Familiar, divisive social issues on Supreme Court agenda

Clarence Thomas, Anthony M. Kennedy, Stephen Breyer,
U.S. Supreme Court Justices Anthony M. Kennedy, left, Stephen Breyer, center, and Clarence Thomas, leave St. Mathews Cathedral, after the Red Mass in Washington on Sunday, Oct. 4, 2015. The Supreme Court's new term starts Monday, Oct. 5. ( AP Photo/Jose Luis Magana)

WASHINGTON (AP) — The Supreme Court is starting a new term that promises a steady stream of divisive social issues, and also brighter prospects for conservatives who suffered more losses than usual in recent months.

The justices are meeting in public Monday for the first time since a number of high-profile decisions in June that displayed passionate, sometimes barbed disagreements and suggested some bruised feelings among the nine judges.

The first case before the court involves a California woman who lost her legs in a horrific accident after she fell while attempting to board a train in Innsbruck, Austria. The issue is whether she can sue the state-owned Austrian railway in U.S. courts. The court also is expected to reject hundreds of appeals that piled up over the summer.

Future cases will deal with abortion, religious objections to birth control, race in college admissions and the power of public-sector unions. Cases on immigration and state restrictions on voting also could make it to the court in the next nine months.

The term will play out against the backdrop of the presidential campaign, in which some candidates are talking pointedly about the justices and the prospect of replacing some of them in the next few years. Four justices are in their 80s or late 70s, led by 82-year-old Ruth Bader Ginsburg.

Commentators on the left and right say the lineup of cases suggests that conservatives will win more often than they will lose over the next few months, in contrast to the liberal side’s success last term in gay marriage, health care and housing discrimination, among others.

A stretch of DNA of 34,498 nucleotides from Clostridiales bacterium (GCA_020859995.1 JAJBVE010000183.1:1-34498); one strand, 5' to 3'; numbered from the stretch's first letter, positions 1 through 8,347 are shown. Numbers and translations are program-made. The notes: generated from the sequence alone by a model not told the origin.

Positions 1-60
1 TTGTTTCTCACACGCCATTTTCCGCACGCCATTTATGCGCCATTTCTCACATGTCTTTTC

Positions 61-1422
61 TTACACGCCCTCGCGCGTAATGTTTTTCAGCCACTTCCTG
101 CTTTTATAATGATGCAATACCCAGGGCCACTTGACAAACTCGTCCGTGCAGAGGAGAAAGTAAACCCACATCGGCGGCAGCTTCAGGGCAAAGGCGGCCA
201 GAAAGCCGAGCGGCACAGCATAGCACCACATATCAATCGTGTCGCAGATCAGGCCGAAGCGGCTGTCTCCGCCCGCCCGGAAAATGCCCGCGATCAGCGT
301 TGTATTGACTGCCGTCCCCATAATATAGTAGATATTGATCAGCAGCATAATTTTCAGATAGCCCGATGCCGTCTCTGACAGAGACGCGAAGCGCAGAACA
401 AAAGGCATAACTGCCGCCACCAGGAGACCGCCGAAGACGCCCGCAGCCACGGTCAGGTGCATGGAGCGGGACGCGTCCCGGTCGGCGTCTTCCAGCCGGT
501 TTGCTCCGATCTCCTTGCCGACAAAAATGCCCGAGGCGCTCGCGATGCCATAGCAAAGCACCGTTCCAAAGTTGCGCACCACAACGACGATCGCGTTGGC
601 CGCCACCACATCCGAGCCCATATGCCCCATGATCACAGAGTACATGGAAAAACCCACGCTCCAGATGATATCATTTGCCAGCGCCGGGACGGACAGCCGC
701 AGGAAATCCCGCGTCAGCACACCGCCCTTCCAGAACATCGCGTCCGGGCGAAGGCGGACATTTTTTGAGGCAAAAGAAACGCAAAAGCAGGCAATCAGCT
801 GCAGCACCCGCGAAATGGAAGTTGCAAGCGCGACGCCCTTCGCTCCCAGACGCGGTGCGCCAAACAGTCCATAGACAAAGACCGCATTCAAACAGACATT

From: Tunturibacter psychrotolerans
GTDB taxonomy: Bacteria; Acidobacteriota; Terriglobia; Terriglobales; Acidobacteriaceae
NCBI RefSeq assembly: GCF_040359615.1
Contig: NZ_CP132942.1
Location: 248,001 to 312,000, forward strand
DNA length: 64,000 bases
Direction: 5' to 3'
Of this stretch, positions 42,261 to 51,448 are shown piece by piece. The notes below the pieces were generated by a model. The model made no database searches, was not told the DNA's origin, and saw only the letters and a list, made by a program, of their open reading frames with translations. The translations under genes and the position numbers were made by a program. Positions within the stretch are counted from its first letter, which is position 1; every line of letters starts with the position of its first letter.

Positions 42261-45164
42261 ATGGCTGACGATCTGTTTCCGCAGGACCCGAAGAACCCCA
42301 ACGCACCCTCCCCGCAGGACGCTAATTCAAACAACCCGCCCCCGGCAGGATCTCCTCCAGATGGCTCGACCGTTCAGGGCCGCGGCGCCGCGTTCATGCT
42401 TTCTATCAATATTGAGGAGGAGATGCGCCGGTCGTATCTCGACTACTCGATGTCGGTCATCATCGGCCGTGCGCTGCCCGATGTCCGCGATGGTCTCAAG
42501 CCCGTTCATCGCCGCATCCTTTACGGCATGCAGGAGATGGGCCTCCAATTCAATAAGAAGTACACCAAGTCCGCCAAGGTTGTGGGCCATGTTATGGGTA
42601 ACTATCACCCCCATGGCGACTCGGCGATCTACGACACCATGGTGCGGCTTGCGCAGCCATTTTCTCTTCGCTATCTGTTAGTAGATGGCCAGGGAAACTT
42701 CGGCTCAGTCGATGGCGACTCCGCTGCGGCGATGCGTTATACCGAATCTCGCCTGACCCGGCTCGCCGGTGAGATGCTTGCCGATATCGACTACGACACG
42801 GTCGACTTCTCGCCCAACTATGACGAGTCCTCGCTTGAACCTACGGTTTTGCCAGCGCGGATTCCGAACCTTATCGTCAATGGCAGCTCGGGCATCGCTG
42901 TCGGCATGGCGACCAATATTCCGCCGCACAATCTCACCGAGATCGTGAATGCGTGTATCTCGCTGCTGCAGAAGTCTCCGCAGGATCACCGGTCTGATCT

“This term, I’d expect a return to the norm, in which the right side of the court wins the majority, but by no means all of the cases,” said Georgetown University law school’s Irv Gornstein.

One reason for the confidence is that, as Supreme Court lawyer John Elwood said: “This is a term of sequels.” Affirmative action and union fees have been at the court in recent terms and the justices’ positions are more or less known.

The larger question is whether there are majorities for major rulings that, for example, would all but outlaw the use of race in admissions or declare that workers’ free-speech rights preclude unions from collecting any money from non-members. Both cases also could produce narrower outcomes that would be less damaging to affirmative action and unions.

No single case before the justices in the new term holds the significance of the court’s 5-4 decision in June that extended the right to marriage to gay and lesbian couples nationwide.

But the author of that opinion, Justice Anthony Kennedy, probably will play a similarly decisive role in the most important cases to be heard by the court. “On issue after issue, Kennedy provides the deciding vote,” said conservative commentator Ed Whelan, no fan of Kennedy.

Conservative ire over some Kennedy opinions is almost routine. But Chief Justice John Roberts, who marked his 10th anniversary on the court this year, also has faced intense criticism from conservative quarters, mainly for his two votes in favor of the Obama health care overhaul. In a Republican presidential debate last month, Texas Sen. Ted Cruz called Roberts’ appointment to the court a mistake. Even former Florida Gov. Jeb Bush hesitated when asked whether he agreed with Cruz. Bush’s brother, President George W. Bush, nominated Roberts in 2005.

Former Attorney General Edwin Meese and 68 prominent conservatives issued a memo Friday that mentions Samuel Alito, Antonin Scalia and Clarence Thomas as the kind of justices the next Republican president should fight for. There was no mention of Roberts.

Alito alluded to tension among the justices in a speech at the University of Kentucky last month. By late June, “We tend to be kind of angry with each other,” Alito said.


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